Are Candles Vegan?

Are Candles Vegan?

It’s not long into your vegan journey before you notice that it affects way more than just the food you eat. It’s a lifestyle that starts to impact everything you use and everything you buy. You become very aware of the fact that you live in a non vegan world and animal derived ingredients seem to start cropping up in everything. Some things are a bit more obvious, like fur in fashion or leather in furniture. Other discoveries are a bit more surprising - like animal testing in makeup or beeswax in candles.

So wait, are candles vegan?

 Some are, some aren’t - like most things it varies depending on what ingredients and materials are used during production. Annoyingly candles aren’t labelled like food so it’s not as simple as flipping over the box and reading an ingredient list.

There are a few components that go into making a candle - first you have the wax which can be made using fats, oils and other waxy substances. Additionally fragrance or oils can be added to this wax to customise it. It’s this waxy substance that is often not vegan. Sometimes animal derived ingredients are used - like tallow (fat from sheep or cows) or beeswax - to make the wax. Sometimes the colours or fragrances used aren’t vegan.

On the bright side - pun intended - candle wicks are most often made with braided cotton which is vegan-friendly.

 The easiest way to find vegan candles? Shop from a vegan candle brand. Not only will their candles be vegan, but they will have thought about veganism and animal welfare in every step of the process.

What’s wrong with beeswax?

It’s easy to get confused as to whether beeswax is suitable for vegans. It’s not like milk or eggs which comes directly from the body of an animal. However, beeswax does come from bee labour.

Beeswax is not considered to be a vegan ingredient. As always, whenever animals are used in the production of an ingredient, there’s reason to be concerned. It’s in these situations that they’re most likely to be treated as a commodity rather than as a living being - when product yield, efficiency and profit is placed over their wellbeing.

What sort of mistreatment can result from beekeeping?

It’s not unusual for the queen bee’s wings to be clipped to prevent her from leaving the colony.
Bees collect honey for themselves to survive winter, but some farmers replace this honey with a cheaper sugar substitute which lacks the nutrients, fats and vitamins in honey. This in turn impacts bee health for the worse.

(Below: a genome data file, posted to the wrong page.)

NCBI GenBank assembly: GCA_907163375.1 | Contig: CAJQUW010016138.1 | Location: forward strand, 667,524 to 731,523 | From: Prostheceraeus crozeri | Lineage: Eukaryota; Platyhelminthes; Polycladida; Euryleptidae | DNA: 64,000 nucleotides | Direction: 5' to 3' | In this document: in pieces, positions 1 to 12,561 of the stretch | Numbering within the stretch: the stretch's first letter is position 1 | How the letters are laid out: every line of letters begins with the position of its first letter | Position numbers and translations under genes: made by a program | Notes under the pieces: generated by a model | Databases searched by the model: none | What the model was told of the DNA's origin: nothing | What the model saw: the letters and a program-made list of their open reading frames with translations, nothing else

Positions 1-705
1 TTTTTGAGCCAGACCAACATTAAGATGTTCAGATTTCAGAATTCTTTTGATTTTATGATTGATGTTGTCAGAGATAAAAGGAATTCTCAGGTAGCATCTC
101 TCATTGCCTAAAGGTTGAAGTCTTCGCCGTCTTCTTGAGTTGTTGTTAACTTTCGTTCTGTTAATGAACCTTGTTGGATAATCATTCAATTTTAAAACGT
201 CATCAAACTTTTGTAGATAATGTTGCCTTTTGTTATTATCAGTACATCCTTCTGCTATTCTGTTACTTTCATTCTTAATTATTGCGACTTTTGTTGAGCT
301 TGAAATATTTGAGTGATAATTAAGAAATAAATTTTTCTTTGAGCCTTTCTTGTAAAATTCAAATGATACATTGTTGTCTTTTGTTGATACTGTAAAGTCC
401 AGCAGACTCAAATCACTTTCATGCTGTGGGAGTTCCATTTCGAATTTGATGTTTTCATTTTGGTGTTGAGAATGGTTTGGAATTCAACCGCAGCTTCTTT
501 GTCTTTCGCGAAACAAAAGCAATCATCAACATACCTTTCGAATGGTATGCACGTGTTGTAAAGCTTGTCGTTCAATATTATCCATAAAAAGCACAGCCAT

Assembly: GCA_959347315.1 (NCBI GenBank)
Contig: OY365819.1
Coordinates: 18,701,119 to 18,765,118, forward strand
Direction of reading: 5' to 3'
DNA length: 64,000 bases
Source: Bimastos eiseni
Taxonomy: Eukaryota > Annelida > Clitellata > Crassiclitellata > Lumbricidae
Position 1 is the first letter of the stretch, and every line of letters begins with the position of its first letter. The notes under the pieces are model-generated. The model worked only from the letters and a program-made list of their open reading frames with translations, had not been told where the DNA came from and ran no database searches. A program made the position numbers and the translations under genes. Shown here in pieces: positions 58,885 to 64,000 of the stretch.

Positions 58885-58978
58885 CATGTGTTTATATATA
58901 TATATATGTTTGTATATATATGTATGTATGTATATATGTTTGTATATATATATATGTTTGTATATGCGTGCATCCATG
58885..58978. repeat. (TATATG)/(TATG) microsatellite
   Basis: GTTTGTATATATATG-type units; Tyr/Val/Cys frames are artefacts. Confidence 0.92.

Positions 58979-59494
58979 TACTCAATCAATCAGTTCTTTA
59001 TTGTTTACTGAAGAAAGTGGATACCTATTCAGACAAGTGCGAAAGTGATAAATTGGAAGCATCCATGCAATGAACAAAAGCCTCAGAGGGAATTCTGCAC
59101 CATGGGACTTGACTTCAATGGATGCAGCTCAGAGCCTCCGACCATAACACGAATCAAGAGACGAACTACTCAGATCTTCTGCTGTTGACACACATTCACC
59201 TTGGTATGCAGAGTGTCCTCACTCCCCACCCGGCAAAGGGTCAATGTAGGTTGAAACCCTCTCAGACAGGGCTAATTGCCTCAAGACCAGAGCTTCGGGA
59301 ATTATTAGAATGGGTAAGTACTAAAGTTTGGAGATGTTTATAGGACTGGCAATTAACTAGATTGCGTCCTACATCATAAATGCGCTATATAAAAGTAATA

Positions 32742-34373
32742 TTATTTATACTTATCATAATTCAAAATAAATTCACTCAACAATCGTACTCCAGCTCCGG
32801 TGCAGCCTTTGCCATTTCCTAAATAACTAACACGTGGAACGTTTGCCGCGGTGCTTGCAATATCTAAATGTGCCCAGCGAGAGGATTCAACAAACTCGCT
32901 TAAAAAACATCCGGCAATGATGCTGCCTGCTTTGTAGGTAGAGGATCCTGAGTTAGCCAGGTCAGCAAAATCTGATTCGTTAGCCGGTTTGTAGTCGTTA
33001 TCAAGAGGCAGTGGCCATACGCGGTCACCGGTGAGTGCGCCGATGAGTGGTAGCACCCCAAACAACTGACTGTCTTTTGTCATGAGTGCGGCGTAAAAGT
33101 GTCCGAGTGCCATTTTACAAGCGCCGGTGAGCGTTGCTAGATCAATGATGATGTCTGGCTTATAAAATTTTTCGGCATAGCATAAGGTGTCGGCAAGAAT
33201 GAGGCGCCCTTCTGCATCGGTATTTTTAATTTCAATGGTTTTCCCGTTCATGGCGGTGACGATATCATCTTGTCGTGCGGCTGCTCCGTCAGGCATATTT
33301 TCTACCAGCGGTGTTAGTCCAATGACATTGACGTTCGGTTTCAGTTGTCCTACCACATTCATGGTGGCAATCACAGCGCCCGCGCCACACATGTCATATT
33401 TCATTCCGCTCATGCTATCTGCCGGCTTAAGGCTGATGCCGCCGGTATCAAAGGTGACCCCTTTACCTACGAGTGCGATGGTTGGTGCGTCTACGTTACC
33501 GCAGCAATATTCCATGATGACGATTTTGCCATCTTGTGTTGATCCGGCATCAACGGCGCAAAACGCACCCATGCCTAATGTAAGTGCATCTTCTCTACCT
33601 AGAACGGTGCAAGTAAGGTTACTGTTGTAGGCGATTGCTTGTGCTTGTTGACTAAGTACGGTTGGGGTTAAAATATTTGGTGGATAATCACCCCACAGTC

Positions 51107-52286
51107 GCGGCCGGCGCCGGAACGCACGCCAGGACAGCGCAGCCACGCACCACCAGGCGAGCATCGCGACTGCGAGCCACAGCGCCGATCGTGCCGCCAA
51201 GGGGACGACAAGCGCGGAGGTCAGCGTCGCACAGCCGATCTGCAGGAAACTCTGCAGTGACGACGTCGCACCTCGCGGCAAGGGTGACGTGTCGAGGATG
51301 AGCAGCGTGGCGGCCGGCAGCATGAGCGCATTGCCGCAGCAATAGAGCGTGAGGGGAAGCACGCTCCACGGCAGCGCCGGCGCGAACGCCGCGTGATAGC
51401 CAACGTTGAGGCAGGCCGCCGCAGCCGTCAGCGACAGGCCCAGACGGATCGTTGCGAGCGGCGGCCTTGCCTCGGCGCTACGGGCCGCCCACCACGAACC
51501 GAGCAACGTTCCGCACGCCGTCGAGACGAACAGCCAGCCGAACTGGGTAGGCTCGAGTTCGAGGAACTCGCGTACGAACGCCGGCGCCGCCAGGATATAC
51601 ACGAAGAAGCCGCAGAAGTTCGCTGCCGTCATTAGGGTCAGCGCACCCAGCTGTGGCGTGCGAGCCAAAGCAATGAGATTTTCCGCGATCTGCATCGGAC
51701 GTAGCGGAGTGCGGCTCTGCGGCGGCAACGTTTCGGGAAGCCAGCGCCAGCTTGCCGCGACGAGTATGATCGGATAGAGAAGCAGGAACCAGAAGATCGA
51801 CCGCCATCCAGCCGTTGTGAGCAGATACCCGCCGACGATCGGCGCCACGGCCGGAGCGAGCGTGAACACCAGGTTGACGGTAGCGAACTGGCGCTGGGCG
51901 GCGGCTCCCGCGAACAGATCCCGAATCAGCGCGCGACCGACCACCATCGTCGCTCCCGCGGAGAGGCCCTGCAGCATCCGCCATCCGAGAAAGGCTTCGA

Collecting honey can cause bees to overwork themselves to replace the missing honey.
Finally, bees can die through stinging when they feel under threat during harvest.

There’s already great concern over the decline of bees and it’s practices like these which are contributing to that. Whether or not you think it’s cruel to use beeswax, it is undeniably damaging to be producing honey and beeswax at our current rate. One small thing you can do to help the bees? Ditch beeswax candles.

Is soy wax vegan?

 Yes! Soy wax is derived from soybeans and thus vegan-friendly. The benefits don’t stop there - soy wax is also natural, biodegradable and burns cleaner than paraffin wax too. It’s an all round great choice for those wanting to be kinder to both animals and the environment.

Unfortunately the use of soy wax alone doesn’t guarantee that a candle is vegan. Soy wax candles could have non-vegan ingredients added to them - perhaps for texture, colour or fragrance. So it’s still important to check for vegan labelling on soy wax candles.

Is coconut wax vegan?

 It’s recommended that vegans take some extra care when choosing candles made using coconut wax. Whilst coconuts are vegan-friendly, some companies use monkey labour to harvest coconuts. In 2019 a PETA Asia investigation revealed young monkeys in Thailand were being kept chained and forced to climb trees for coconuts used to make coconut milk, oil, flour and other products.

If you’ve found a company that uses coconut wax but cannot confirm that monkey labour was not used in any part of the process, it’s best to steer clear.

Vegan Candles + Vegan Ethics

Candle companies, like Vegan Bunny, that are set up with vegan ethics at their core are always the best choice. These companies will be looking at every part of the candle making process and ensuring that ethics like animal welfare and sustainability are at the forefront of their decision making.

Personally, I love to light the Rose Blossom candle for that fresh-bouquet smell and the Cinnamon Swirl candle on cosy Sunday mornings. 

Article by:  Nicole Whittle 

Instagram: @Veganbeautygirl